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I want a function Select that takes a vector<int> and a condition (such as being even, being divisible by three, being larger than 4, or any logical combination thereof), and returns another vector<int> composed of the members of the original vector satisfying the condition.
For example Select(v, IsEven) should return the even members of v.
Select(v, !IsEven && LessThan5) should return odd members of v that are less than 5.
And for the final example Select(v, IsEven || !LessThan5) should return elements of v that are either even or greater or equal to 5.

It is important that the conditions are represented by names rather than logical expressions. In other words I prefer Select(v, IsEven) to Select(v, [](int x)->bool{return x%2==0;}). This is because I expect to use the same properties multiple times and would rather not make mistakes copying and pasting. I also think it makes the code more readable.

I could write boolean functions for the basic conditions, and for the composite statements make use of lambdas i.e. Select(v, [](int x){ return !IsEven(x) && LessThan5(x);}). But again I think this still looks ugly, and I expect to use these Select functions repeatedly through the code so I would prefer to type less.

I came up with the solution of using function objects derived from a common base class as seen below.

#include <iostream>
#include <vector>

using namespace std;

//Condition Base and Logical Classes
class NotCondition;
class AndCondition;
class OrCondition;

class BaseCondition{
public:
  BaseCondition(){}
  virtual bool operator () (int x) const = 0;
  friend const NotCondition operator !(const BaseCondition& cond);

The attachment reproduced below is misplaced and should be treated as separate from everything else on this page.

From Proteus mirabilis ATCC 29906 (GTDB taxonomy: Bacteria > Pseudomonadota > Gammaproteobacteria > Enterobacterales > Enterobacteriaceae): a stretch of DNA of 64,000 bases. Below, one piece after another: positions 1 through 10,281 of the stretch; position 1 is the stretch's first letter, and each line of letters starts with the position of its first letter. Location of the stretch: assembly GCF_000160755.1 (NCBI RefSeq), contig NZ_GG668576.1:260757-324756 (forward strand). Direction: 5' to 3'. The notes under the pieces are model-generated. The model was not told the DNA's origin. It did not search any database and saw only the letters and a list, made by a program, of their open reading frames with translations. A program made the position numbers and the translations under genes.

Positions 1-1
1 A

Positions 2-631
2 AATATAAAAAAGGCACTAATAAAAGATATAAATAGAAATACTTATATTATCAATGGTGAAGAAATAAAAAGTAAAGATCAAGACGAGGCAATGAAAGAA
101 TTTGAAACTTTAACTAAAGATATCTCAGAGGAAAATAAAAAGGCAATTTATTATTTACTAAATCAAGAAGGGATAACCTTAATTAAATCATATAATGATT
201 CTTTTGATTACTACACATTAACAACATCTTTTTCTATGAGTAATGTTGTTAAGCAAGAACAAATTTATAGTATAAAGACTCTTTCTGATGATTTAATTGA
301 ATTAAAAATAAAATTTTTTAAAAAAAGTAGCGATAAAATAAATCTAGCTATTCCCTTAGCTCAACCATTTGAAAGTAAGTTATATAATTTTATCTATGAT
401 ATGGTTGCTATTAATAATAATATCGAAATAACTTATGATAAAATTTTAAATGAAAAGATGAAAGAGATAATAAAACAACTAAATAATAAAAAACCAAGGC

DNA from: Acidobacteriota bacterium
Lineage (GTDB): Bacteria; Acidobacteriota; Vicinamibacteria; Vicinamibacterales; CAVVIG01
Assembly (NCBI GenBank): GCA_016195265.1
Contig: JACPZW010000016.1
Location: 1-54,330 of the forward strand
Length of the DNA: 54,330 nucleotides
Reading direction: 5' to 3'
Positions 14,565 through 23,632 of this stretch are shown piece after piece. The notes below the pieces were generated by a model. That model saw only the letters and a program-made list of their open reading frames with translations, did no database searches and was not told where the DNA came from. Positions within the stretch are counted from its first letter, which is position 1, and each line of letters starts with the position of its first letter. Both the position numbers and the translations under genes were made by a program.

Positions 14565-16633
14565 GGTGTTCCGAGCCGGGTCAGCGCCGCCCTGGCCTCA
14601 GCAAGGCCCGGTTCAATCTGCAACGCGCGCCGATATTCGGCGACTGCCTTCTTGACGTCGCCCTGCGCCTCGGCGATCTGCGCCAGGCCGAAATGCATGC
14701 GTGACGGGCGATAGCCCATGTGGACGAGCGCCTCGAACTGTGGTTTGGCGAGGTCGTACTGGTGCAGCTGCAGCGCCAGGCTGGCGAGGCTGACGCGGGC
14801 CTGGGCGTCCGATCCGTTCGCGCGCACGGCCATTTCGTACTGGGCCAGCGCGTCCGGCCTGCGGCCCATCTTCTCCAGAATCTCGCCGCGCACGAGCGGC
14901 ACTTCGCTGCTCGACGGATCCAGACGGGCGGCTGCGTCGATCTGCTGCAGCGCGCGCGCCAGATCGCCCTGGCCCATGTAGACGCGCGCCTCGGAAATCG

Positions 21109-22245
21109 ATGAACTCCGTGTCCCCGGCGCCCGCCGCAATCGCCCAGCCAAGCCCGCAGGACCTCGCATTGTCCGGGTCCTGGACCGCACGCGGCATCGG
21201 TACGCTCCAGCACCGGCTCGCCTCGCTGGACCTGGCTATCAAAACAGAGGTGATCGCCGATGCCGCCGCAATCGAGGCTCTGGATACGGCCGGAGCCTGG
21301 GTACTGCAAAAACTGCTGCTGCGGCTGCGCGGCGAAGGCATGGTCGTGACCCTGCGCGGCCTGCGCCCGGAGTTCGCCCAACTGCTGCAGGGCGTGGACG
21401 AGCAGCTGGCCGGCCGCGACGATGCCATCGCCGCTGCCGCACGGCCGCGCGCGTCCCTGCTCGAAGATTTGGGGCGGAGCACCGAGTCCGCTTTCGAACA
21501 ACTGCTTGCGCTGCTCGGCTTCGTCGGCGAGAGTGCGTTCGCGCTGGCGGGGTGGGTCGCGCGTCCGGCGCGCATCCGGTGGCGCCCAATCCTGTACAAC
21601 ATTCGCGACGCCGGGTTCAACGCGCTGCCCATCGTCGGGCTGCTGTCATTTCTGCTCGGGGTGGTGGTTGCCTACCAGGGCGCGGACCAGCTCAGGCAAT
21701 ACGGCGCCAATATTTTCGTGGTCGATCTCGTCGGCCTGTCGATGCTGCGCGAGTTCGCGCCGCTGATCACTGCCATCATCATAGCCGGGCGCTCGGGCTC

friend const AndCondition operator &&(const BaseCondition& left, const BaseCondition& right);
  friend const OrCondition operator ||(const BaseCondition& left, const BaseCondition& right);
};

class NotCondition : public BaseCondition{
public:
  NotCondition(const BaseCondition& cond) : BaseCondition(), cond_{cond} {}
  bool operator () (int x) const override {return !cond_(x);} 

private:
  const BaseCondition& cond_;
};

const NotCondition operator !(const BaseCondition& cond){
  return NotCondition(cond);
}

class AndCondition : public BaseCondition{
public:
  AndCondition(const BaseCondition& left, const BaseCondition& right) : BaseCondition(), left_{left}, right_{right} {}
  bool operator () (int x) const override {return left_(x) && right_(x);}

private:
  const BaseCondition& left_;
  const BaseCondition& right_;
};

const AndCondition operator &&(const BaseCondition& left, const BaseCondition& right){
  return AndCondition(left, right);
}

class OrCondition : public BaseCondition{
public:
  OrCondition(const BaseCondition& left, const BaseCondition& right) : BaseCondition(), left_{left}, right_{right} {}
  bool operator () (int x) const override {return left_(x) || right_(x);}

private:
  const BaseCondition& left_;
  const BaseCondition& right_;
};

const OrCondition operator ||(const BaseCondition& left, const BaseCondition& right){
  return OrCondition(left, right);
}


// Condition Derived Classes

class IsEven : public BaseCondition{
public:
  bool operator ()(int x) const override {return x % 2 ==0;}
};

struct IsGreaterThan : public BaseCondition{
public:
  IsGreaterThan(int c) : compare_{c}{}
  bool operator ()(int x) const override {return x > compare_;}
private:
  int compare_;
};

struct IsLessThan : public BaseCondition{
public:
  IsLessThan(int c) : compare_{c}{}
  bool operator ()(int x) const override {return x < compare_;}
private:
  int compare_;
};

vector<int> Select (const vector<int>& vect, const BaseCondition& condition){
  vector<int> result;
  for(const auto& item: vect)
    if(condition(item))
      result.push_back(item);
  return result;
}

//just so we can cout << vectors.
template<typename T>
ostream& operator << (ostream& strm, const vector<T>& v){
  for(const auto& item: v)